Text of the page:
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Traumatic events and suicidal behaviour in the Nigerian Survey of Mental Health and Well-Being


Bibilola Oladeji, Department of Psychiatry, University College Hospital, PMB 5116, Ibadan, Oyo State, Nigeria.


Uwakwe R, Oladeji BD, Gureje O. Traumatic events and suicidal behaviour in the Nigerian Survey of Mental Health and Well-Being.

Objective:  Not much is known about the role of different traumatic events in predicting suicidal outcomes. We investigated the association of specific traumatic events with different suicidal outcomes.

Method:  Data are from the Nigerian Survey of Mental Health and Well-Being, a multistage probability household survey of persons aged 18 years and over. Information on traumatic events and suicidal behaviours (ideation, plan and attempts) was collected in face-to-face interviews using the Composite International Diagnostic Interview (CIDI.3) from a subsample of the respondents (N = 2143).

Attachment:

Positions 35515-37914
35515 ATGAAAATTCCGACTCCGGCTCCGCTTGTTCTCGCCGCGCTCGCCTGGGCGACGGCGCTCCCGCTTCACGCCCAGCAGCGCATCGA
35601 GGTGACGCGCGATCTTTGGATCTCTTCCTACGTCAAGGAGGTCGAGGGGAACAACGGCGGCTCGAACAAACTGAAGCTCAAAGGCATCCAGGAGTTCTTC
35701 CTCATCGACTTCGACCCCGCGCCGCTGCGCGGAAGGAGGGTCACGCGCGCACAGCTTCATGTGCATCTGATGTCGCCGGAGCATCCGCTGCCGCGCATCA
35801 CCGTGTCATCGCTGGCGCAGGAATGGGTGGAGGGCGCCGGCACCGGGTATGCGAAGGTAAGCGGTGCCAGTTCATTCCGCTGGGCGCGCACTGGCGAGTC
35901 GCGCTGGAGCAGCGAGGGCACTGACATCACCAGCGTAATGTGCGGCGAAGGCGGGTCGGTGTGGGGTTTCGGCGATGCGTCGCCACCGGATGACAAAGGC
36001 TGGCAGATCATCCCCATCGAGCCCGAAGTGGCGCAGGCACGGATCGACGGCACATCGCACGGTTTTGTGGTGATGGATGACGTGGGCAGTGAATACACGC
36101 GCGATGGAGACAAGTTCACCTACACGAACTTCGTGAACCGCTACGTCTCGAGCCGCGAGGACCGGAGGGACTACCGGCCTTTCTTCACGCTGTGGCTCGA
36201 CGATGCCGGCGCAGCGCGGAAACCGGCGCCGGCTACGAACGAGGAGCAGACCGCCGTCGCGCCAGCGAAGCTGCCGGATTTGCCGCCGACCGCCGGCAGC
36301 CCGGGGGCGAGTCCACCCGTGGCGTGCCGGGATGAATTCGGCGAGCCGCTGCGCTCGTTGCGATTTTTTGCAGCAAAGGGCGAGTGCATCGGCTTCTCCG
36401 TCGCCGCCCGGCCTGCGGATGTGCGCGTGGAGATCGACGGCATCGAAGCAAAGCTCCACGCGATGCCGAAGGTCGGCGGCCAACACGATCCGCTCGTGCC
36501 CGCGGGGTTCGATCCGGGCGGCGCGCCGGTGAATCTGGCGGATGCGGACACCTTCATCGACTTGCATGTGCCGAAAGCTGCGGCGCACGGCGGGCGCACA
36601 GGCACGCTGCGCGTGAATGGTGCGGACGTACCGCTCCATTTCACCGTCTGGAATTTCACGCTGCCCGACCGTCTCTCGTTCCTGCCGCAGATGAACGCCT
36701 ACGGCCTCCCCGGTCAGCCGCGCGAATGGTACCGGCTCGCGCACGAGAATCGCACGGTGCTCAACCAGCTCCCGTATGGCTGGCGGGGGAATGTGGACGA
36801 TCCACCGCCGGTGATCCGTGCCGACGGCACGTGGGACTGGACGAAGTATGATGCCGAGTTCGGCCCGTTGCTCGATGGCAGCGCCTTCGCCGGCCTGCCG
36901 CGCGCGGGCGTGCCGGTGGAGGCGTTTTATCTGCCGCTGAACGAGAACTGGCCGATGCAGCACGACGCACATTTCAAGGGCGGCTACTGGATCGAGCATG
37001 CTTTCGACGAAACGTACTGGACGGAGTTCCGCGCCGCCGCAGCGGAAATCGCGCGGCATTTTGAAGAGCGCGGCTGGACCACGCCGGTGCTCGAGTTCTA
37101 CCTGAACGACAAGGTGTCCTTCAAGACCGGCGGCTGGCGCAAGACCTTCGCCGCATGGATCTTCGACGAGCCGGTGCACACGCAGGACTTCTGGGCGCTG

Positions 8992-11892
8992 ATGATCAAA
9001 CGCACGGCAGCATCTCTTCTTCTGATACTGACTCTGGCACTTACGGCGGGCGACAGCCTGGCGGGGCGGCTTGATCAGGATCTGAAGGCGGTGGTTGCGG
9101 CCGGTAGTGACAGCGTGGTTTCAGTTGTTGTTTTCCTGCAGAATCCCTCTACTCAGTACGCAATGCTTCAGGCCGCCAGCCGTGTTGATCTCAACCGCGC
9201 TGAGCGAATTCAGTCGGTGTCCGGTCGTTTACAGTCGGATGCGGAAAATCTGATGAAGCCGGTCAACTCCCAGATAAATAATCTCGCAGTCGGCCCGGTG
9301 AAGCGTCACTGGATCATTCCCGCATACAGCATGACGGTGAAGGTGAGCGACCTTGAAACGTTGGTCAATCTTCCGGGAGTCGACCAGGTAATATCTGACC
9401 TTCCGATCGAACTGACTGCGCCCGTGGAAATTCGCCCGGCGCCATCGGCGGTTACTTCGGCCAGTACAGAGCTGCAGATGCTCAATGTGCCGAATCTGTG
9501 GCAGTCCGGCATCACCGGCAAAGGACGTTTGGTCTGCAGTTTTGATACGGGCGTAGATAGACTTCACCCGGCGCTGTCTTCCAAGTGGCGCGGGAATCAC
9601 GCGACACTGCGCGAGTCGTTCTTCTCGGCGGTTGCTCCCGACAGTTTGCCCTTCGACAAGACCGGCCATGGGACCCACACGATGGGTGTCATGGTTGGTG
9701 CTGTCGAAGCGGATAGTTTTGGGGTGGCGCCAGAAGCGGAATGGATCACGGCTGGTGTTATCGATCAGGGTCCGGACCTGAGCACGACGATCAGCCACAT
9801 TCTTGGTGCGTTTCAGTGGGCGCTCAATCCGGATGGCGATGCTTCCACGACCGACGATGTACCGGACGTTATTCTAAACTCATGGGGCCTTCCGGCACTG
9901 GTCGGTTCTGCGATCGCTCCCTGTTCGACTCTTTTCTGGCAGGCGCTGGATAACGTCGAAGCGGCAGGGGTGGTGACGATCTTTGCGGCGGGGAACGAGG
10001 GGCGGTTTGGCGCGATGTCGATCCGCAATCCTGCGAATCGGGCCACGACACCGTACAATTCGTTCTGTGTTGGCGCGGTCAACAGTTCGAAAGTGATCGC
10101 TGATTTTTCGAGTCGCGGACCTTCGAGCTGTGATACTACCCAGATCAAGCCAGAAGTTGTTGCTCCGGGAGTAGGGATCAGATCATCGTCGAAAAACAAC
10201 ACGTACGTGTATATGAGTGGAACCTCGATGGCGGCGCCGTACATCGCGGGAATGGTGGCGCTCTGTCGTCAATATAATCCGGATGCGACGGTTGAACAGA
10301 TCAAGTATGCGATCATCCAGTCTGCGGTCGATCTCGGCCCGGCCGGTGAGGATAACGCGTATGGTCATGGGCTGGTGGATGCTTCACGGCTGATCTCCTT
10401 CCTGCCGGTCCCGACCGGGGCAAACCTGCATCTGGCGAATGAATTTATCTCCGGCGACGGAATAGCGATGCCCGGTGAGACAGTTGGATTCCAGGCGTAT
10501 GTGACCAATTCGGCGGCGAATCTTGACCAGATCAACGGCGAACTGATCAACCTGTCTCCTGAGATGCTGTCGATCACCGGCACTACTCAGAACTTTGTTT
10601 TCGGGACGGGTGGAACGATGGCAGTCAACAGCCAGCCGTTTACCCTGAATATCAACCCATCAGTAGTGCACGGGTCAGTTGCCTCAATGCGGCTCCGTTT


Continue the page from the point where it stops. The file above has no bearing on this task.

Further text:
Results:  At least one traumatic event was reported by 63% of the sample. Traumatic events were more likely to have been experienced by individuals with different suicidal outcomes, with a dose–response relationship between the number of traumatic events and suicide ideation. The risks of suicidal ideation were elevated among persons with a history of combat experience (OR 6.3 95% CI 1.8–21.8) and those with exposure to war (OR 4.2; 95% CI 1.6–10.6), while that of suicidal attempt was increased among persons with experience of interpersonal violence (OR 4.3; 95% CI 1.4–13.0).

Conclusion:  Traumatic events are common in the general population. This report highlights the role of traumatic events (especially those related to violence) in predicting suicidal behaviour.